Chicago show review w/ The Donkeys

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Posted by thesharrows Category: Sharrows News

Thanks to Chicago’s The Sound Above Ground for the show review!

On a night that saw the Cubs drop the first game in their last ten against the Brewers, the Wisconsin invasion of Chicago continued further south at the Hideout (Chicago’s Most Loved Small Venue) as Madison’s, The Sharrows, took to the stage as openers for San Diego-based quartet, The Donkeys.

With a self-described “Farm Rock-N-Roll” sound, The Sharrows are a collaborative, grassroots band (evidenced in their sharing of singing/songwriting duties) well-deserving of your attention.  Merely three years into its young career, the band has already shared the stage with the likes of The Tedeschi Trucks Band, Lukas Nelson, Shovels & Rope, The Revivalists, Cornmeal and The Black Cadillacs, to name a few.  The band also performed as part of the 2015 Midwest Showcase at Austin’s famed SXSW music festival.

The band opened their set at the Hideout with my favorite track, “Yours and Mine,” off of their 2014 5-song EP, “The Days of Yore.”  The complex Americana tune is a dichotomy between its southern blues-rock verses and garage/stadium rock-inspired choruses.  If you didn’t know any better, it would be easy to mistake the guitar riffs leading in to the verses for those of Jerry Garcia (think “Althea” or “Mississippi Half-Step Uptown Toodeloo”).  The choruses, on the other hand, invoke memories of the Van Morrison-led Them’s classic hit, “Gloria”, albeit in a more American fashion.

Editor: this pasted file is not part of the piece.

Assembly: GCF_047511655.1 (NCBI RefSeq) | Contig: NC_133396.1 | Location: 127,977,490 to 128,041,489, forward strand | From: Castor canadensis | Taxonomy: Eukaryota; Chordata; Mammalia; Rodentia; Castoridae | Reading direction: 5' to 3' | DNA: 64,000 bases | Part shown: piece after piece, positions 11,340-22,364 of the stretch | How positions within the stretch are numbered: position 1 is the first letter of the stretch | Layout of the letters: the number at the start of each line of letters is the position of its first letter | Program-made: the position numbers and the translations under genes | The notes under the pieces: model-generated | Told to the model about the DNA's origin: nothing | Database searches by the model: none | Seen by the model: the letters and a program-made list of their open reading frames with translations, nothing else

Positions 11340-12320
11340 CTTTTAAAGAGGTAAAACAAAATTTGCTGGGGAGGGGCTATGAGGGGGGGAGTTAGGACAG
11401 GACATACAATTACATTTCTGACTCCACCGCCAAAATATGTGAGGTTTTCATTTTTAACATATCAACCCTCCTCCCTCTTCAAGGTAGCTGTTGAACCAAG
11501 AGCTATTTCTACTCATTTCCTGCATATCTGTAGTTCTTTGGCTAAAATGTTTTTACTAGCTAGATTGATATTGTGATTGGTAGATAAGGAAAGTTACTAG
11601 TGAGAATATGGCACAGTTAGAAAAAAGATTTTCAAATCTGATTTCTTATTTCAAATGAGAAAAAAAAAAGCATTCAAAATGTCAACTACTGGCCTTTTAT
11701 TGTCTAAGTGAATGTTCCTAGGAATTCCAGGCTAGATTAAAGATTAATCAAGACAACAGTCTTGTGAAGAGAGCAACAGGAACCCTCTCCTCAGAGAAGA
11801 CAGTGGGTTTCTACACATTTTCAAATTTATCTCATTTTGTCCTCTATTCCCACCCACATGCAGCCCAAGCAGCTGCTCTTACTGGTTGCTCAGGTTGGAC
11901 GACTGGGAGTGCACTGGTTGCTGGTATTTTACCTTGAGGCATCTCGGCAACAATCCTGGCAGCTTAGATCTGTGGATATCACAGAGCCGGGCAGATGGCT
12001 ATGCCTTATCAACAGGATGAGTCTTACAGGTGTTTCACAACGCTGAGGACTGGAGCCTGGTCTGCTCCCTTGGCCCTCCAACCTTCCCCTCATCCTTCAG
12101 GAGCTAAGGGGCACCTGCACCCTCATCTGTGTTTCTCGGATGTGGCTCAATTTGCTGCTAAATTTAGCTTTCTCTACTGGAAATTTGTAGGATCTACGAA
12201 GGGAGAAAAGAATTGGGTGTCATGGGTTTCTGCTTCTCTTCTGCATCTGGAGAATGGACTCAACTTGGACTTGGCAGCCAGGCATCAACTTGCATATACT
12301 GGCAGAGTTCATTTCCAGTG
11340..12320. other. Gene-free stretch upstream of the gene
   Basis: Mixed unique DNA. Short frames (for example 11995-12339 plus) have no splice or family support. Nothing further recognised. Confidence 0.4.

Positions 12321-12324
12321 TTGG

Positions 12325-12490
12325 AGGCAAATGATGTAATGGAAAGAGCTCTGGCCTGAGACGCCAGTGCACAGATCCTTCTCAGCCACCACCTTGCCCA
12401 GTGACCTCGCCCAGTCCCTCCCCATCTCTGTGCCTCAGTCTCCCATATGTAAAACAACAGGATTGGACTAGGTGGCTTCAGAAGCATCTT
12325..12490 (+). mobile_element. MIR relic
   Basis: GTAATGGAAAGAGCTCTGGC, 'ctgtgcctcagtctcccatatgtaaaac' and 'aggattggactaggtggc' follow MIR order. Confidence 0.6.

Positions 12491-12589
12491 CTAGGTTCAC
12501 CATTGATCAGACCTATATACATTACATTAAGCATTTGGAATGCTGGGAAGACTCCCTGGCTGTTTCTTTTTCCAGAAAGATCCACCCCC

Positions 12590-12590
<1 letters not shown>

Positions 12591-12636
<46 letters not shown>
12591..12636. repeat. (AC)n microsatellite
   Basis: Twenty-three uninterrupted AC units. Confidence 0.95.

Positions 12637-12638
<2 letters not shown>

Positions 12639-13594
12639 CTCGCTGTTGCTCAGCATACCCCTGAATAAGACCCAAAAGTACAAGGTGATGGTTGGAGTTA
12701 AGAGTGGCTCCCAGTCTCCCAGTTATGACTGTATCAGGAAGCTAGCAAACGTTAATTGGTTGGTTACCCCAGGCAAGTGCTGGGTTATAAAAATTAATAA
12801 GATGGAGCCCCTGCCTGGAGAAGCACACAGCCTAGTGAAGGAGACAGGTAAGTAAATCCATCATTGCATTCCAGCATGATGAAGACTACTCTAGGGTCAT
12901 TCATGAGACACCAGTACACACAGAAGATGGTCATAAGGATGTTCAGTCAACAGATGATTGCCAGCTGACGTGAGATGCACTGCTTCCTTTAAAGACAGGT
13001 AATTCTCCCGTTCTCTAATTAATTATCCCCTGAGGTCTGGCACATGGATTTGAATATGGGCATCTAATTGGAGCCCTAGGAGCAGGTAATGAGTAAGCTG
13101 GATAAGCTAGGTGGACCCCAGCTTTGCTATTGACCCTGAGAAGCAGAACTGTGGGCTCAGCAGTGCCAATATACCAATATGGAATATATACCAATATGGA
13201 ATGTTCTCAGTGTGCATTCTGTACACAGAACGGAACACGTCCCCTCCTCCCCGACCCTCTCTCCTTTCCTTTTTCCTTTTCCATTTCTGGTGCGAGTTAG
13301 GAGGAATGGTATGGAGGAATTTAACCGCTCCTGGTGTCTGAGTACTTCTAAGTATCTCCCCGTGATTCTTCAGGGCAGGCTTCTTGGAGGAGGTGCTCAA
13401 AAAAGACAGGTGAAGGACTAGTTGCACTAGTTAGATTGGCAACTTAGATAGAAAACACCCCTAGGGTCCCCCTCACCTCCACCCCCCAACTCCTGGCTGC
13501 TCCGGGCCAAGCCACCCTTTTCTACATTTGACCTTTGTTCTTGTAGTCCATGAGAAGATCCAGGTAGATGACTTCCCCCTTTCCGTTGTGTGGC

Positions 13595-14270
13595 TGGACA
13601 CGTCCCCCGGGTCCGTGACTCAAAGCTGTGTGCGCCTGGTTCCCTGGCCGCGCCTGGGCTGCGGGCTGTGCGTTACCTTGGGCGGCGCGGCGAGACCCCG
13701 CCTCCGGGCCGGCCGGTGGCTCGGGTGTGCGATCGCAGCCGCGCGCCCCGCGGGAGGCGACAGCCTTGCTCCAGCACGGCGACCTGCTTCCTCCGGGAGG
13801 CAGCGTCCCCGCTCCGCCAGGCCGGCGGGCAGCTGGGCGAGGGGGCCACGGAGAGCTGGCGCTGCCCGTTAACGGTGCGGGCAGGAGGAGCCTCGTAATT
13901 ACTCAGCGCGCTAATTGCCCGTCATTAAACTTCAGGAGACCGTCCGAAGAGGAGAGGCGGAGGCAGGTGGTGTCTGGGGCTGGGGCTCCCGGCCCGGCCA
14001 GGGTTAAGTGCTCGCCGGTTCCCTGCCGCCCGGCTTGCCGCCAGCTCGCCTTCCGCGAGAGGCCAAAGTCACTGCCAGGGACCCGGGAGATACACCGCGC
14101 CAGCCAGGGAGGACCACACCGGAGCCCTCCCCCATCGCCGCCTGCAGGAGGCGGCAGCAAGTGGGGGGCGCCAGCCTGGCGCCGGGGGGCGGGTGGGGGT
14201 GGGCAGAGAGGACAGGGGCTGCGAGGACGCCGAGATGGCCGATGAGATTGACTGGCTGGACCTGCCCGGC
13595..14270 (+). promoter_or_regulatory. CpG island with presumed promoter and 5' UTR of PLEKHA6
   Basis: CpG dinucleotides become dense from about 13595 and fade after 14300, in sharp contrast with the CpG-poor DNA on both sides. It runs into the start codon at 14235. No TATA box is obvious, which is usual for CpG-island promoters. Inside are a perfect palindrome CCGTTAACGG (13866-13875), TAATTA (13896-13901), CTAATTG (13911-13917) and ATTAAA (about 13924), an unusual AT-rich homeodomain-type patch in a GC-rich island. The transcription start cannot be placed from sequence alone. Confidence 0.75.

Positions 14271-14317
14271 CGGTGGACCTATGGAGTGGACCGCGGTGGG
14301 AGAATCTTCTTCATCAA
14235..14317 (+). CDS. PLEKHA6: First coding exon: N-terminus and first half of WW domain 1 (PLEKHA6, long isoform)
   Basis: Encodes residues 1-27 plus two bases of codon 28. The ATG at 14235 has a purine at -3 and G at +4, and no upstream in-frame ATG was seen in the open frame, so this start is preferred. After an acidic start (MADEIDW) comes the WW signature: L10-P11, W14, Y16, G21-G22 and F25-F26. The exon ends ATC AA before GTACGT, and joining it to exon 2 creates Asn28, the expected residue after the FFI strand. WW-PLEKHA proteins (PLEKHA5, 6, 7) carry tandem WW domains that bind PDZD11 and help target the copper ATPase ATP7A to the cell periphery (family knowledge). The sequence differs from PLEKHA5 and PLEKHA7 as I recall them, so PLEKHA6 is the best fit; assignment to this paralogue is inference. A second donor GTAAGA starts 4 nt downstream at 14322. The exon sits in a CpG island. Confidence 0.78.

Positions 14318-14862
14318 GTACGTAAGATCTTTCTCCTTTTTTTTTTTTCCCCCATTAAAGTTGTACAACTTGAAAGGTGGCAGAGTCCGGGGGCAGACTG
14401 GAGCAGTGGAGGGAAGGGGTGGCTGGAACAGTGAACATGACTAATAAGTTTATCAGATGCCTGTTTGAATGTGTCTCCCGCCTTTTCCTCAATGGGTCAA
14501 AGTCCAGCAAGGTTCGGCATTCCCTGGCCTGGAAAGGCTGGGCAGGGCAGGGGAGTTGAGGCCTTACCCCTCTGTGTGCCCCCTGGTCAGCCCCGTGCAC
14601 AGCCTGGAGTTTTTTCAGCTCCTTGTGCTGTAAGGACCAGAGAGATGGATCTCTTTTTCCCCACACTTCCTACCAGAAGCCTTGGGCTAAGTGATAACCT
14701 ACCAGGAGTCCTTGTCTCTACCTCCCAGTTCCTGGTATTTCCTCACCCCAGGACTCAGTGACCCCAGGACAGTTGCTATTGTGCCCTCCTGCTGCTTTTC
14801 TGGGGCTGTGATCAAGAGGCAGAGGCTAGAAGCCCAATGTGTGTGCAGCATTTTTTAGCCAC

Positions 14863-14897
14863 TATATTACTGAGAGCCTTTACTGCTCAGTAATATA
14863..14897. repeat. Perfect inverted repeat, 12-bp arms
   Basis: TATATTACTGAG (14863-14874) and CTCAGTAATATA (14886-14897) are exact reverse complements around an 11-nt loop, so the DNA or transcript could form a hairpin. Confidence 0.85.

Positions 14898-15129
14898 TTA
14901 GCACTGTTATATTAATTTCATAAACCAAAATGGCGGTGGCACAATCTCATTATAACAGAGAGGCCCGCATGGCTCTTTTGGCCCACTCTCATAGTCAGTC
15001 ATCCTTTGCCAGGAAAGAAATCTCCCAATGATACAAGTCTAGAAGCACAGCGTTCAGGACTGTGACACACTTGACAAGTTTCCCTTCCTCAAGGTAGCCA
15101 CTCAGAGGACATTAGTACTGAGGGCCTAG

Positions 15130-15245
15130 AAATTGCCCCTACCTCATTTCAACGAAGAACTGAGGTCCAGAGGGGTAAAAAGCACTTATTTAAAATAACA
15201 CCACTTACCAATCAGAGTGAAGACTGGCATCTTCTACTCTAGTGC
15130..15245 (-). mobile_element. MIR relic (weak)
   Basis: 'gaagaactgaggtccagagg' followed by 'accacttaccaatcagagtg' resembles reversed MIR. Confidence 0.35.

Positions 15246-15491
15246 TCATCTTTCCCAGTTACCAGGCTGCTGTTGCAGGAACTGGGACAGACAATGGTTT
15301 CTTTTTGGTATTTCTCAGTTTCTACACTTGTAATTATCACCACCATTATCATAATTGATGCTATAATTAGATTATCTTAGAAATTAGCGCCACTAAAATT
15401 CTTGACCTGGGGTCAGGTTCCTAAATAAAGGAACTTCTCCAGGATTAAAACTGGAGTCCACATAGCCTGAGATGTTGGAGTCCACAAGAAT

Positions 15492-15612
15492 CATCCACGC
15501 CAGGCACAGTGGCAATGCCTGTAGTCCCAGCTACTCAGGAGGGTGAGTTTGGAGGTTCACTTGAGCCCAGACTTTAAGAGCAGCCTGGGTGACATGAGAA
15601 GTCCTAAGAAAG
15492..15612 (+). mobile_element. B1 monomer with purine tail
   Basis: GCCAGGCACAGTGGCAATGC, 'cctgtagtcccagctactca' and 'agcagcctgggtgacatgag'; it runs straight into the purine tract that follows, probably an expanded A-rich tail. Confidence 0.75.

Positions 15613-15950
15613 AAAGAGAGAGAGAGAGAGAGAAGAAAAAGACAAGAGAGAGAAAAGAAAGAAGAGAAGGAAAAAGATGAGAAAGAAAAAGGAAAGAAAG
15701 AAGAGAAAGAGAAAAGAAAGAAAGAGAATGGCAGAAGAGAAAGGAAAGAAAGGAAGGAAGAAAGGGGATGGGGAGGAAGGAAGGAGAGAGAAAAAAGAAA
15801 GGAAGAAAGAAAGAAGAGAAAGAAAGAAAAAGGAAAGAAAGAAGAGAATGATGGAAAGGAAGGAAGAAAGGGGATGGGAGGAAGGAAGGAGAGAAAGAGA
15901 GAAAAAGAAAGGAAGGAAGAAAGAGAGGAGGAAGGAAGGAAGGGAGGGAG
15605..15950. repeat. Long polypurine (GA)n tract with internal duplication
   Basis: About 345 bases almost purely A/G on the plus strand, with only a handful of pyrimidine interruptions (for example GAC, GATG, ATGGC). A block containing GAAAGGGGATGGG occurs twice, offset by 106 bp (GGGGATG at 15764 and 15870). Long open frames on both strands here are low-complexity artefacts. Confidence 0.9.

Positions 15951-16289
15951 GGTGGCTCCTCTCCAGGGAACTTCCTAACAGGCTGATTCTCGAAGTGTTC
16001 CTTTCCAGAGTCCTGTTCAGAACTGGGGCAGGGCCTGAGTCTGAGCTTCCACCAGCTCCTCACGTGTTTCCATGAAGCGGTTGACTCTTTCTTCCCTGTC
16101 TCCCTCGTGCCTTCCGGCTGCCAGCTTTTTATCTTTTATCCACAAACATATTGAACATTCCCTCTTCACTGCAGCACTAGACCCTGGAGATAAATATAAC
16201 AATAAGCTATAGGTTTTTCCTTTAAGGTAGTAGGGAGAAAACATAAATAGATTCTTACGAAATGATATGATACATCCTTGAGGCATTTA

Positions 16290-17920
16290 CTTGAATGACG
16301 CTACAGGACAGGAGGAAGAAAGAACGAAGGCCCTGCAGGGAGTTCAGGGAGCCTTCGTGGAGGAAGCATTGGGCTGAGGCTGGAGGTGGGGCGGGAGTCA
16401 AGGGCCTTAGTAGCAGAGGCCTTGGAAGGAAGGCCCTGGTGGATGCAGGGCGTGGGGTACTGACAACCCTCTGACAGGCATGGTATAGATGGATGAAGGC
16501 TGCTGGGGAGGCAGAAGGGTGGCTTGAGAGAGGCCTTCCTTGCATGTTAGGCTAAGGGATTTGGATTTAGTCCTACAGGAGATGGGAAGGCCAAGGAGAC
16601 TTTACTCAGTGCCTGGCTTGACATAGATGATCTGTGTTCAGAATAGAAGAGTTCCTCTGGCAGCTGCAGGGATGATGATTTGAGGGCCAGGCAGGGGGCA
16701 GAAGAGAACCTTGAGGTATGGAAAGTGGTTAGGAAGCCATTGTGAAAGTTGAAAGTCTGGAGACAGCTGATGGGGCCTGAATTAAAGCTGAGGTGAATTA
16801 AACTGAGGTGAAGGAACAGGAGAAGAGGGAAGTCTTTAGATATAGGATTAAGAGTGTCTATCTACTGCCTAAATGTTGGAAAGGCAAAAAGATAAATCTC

The remainder of their 7-song set was highlighted by crisp, blues inspired solos from lead guitarist, Matt Smith.  With a style akin to those of southern rock greats Browan Lollar, Duane Allman, Derek Trucks and Warren Haynes (yep, went there), Smith’s guitar playing remains a stable foundation for the Sharrows as they continue to push the envelope musically.

Punctuated by a rousing drum solo, the Sharrows rounded out their set with “Echo.”  Drummer Jacob Bicknase pounded away at his drum kit while bassist/singer Phil Sharrow belted out the last, soulful lines of the show, “Please baby please, please baby please, please baby please, won’t you bring it on home?”

To bring it on home, it’s great to hear Southern country/blues jam-rock music emanating from a band stationed North of the Mason-Dixon Line.  I fully anticipate (and look forward to) the Sharrows to continue to bolster their reputation on the stage in and around Chicago–In the meantime, I highly recommend listening to their 2014 EP, “The Days of Yore.” On Spotify below:

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